Have you ever found yourself staring at photos of Parisian It-girls like singer Lou Doillon or actress Clémence Poésy and wondering how they look so utterly perfect all of the time? You aren’t alone. When it comes to style, the French do it better. Hell, they pretty much do everything better: They eat better, they drink better and they definitely dress better.
Break down the wardrobes of these women, and the style rules they live by begin to crystalize: Forgo a trendy embellished sweatshirt for a perfectly fitted LBD dress you’ll wear for years, for one. Invest in a few classic luxury items, like a Hermès Kelly, knowing it will ultimately be a value spread over time. And above all, work to perfect a unique style all your own, because half the battle when it comes to dressing well is feeling good in what you are wearing.
Parisian fashionistas develop a signature look, and stick with it. They might update their wardrobe with a few trends, but they always stick to a similar aesthetic. This also makes shopping a hell of a lot easier.
Ever notice how French women never seem to have hair that looks fussy? When fashion editor Carine Roitfeld shows up on the red carpet in an evening gown, she always wears her hair down. It barely seems brushed, yet it looks utterly perfect and sexy.
Get the look yourself with Bumble and Bumble Surf Spray ($27 at Sephora), which will add a sexy wind-blown look to your hair. Or, try your luck simply waking up and not going to the trouble of styling your hair. If Roitfeld can do it, why can’t you?
A French woman in a Breton striped shirt is a bit of a stereotype, but with good reason: Nothing looks quite as effortlessly cool. Pair one with a pair of skinny dark washed jeans and a pair of flats for a weekend of errands, or with a print skirt for a more dressed up bohemian look. The classic Breton striped shirt is the Saint James Galathée (price varies at Saint James), but less expensive options abound at places like H&M, Gap, and Zara.
Parisian women have made the trench coat their BFF. Wear it on the weekends with jeans, over gowns to formal events, layered with a fur stole when the weather gets colder, over your shoulders during the spring—the possibilities are endless. It’s no wonder French style icons like Brigitte Bardot and Françoise Hardy were rarely photographed out of a trench.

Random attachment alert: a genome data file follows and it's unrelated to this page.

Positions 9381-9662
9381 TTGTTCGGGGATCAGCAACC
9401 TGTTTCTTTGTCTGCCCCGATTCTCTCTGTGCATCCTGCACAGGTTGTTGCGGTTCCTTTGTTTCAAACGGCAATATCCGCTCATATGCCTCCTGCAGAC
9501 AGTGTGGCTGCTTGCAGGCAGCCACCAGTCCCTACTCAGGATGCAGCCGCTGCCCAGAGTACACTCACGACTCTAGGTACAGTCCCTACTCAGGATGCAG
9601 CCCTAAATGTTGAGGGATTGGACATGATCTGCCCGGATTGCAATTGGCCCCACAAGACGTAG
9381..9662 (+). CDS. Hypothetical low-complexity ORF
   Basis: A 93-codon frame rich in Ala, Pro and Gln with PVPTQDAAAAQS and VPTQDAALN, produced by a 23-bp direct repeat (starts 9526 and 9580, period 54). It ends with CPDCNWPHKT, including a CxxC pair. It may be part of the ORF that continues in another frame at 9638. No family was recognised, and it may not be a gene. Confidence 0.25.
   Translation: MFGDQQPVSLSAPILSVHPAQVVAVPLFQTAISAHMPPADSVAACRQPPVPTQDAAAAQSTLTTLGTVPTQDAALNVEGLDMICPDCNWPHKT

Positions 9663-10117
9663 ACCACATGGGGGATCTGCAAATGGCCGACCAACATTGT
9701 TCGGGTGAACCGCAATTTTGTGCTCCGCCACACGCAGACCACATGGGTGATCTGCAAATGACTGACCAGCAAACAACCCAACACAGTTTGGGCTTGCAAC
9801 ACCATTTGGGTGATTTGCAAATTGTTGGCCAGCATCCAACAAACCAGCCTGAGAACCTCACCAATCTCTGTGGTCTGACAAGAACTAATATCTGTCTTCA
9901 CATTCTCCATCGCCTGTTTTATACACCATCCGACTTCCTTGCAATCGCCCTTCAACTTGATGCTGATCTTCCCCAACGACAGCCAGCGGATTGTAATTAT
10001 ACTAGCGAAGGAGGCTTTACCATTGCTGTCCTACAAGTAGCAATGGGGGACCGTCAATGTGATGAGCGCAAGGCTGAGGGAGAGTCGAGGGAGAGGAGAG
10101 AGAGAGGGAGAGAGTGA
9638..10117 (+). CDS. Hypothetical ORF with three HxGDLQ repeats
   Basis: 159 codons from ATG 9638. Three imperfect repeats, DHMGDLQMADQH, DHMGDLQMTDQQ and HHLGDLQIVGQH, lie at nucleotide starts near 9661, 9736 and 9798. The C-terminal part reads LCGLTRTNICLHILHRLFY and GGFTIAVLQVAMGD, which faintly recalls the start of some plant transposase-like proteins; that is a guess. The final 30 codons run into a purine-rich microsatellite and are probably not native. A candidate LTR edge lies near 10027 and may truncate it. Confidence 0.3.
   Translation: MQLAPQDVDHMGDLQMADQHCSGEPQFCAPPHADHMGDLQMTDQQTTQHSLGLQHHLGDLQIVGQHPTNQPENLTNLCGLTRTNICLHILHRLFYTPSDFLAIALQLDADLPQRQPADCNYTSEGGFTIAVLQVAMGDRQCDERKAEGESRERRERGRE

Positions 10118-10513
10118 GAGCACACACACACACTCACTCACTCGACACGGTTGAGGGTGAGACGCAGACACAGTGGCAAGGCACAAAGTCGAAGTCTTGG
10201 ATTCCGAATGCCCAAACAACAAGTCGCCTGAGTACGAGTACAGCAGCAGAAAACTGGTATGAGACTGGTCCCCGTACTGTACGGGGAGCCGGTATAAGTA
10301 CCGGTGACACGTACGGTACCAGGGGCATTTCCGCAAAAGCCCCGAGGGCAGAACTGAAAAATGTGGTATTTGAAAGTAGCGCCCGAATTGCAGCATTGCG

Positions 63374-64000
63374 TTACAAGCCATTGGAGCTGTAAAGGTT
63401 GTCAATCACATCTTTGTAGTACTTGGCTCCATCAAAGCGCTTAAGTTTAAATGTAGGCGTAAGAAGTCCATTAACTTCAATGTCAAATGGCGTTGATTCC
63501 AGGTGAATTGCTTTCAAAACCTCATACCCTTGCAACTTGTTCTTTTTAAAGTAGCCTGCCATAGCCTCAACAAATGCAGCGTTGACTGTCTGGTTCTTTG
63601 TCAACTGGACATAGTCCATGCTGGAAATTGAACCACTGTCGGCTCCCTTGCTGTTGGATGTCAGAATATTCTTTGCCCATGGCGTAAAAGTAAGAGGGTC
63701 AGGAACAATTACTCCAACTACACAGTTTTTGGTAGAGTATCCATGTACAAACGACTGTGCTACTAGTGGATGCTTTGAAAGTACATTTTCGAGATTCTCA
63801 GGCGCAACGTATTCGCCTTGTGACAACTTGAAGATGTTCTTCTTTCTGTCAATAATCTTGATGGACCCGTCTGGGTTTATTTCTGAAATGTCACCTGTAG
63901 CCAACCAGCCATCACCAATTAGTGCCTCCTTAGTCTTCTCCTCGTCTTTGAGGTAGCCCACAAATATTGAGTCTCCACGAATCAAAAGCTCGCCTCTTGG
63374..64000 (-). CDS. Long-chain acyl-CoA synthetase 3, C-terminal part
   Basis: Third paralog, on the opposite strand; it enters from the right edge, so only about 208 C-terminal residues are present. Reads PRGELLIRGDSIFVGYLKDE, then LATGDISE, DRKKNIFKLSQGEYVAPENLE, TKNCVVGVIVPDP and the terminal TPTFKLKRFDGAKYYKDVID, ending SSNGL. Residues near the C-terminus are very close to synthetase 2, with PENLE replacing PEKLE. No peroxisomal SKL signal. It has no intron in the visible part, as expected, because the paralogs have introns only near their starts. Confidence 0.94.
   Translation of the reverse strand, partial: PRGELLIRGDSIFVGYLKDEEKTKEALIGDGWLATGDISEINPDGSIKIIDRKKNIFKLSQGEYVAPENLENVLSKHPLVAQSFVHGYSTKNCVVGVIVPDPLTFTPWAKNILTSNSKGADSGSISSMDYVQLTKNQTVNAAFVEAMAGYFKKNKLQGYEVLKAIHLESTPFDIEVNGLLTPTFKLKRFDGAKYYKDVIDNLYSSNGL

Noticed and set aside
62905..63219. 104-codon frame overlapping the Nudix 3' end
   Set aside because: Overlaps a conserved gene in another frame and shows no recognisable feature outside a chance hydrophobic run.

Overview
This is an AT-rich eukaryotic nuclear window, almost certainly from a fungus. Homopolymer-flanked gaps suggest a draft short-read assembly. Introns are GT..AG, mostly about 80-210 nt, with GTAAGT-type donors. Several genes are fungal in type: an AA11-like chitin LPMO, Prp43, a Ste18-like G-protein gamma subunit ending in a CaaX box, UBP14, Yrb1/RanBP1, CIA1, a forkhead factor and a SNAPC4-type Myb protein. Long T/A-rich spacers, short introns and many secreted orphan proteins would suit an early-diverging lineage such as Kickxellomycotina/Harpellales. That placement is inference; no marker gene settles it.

“French women wear clothes that flatter their bodies, regardless of trends,” designer Sophie Theallet told Oprah.com. Step one is buying clothes that fit your body well. Step two is finding a great tailor to make sure that everything in your closet fits to a T—from your everyday black pants to your go-to black tie gown.
For the most part, French women dress in a grown-up neutral palette of black, white, beige, and brown, and add pops of color to their look with accessories—say, a red handbag or a brightly patterned scarf. It makes mixing and matching from within your closet pretty effortless, not to mention sticking within this palette makes it hard to make a fashion mistake.
Actress Catherine Deneuve wore a single pair of Roger Vivier buckled low-heeled pumps throughout her 1967 classic “Belle de Jour,” which got us thinking—you don’t need a thousand pairs of shoes to look fabulous, you just need one or two really great pairs to get the job done.
Karl Lagerfeld muse Inès de la Fressange is carrying on the tradition today, regularly wearing Roger Vivier Gommette patent-leather ballerinas ($550 at MyTheresa.com) with just about everything. In the words of Coco Chanel: “A woman with good shoes is never ugly!” It’’ a sentiment that’s hard to argue with.
Save up for the pieces that you know you’ll have for life—that Hermès scarf, a Chanel bouclé jacket or a string of Mikimoto pearls, if that’s your style. It might seem like a big investment, but divided over a lifetime of wear, a big-ticket purchase that you love can actually turn out to be a value when compared with an endless string of disposable purchases.
In 1966, Yves Saint Laurent invented his famous Le Smoking tuxedo suit for women. It is a style that has been in fashion ever since. So do as Parisian girls like Lou Doillon continue to do and swap your gown for a tuxedo for your next evening event. Sexy and sleek, you’ll definitely stand out in a crowd of over-the-top evening-wear.
French women have mastered taking their look from day to evening with the red lip. No need to bring a change of clothes to work, lipstick is all it takes to add a little evening glamour to your outfit. Yves Saint Laurent is a shade you can’t go wrong with, but we advise spending some serious time at the makeup counter finding the perfect shade of red—and then stocking up.
She redefined the way that women dressed in the early 20th century, but the look that Coco Chanel created is just as significant today. No wonder some of the most stylish Parisian women like Clémence Poésy have made jeans and a Chanel jacket their uniform. Other Chanel standards you can’t go wrong in? A little black dress and black-and-white cocktail attire.
It’s a rule that not only stylish French women, but also pretty much all stylish women have mastered: Great style is about dressing for yourself and yourself only. “You should dress to feel good, not show off,” Inès de la Fressange told The Guardian. “It takes life to learn that.”
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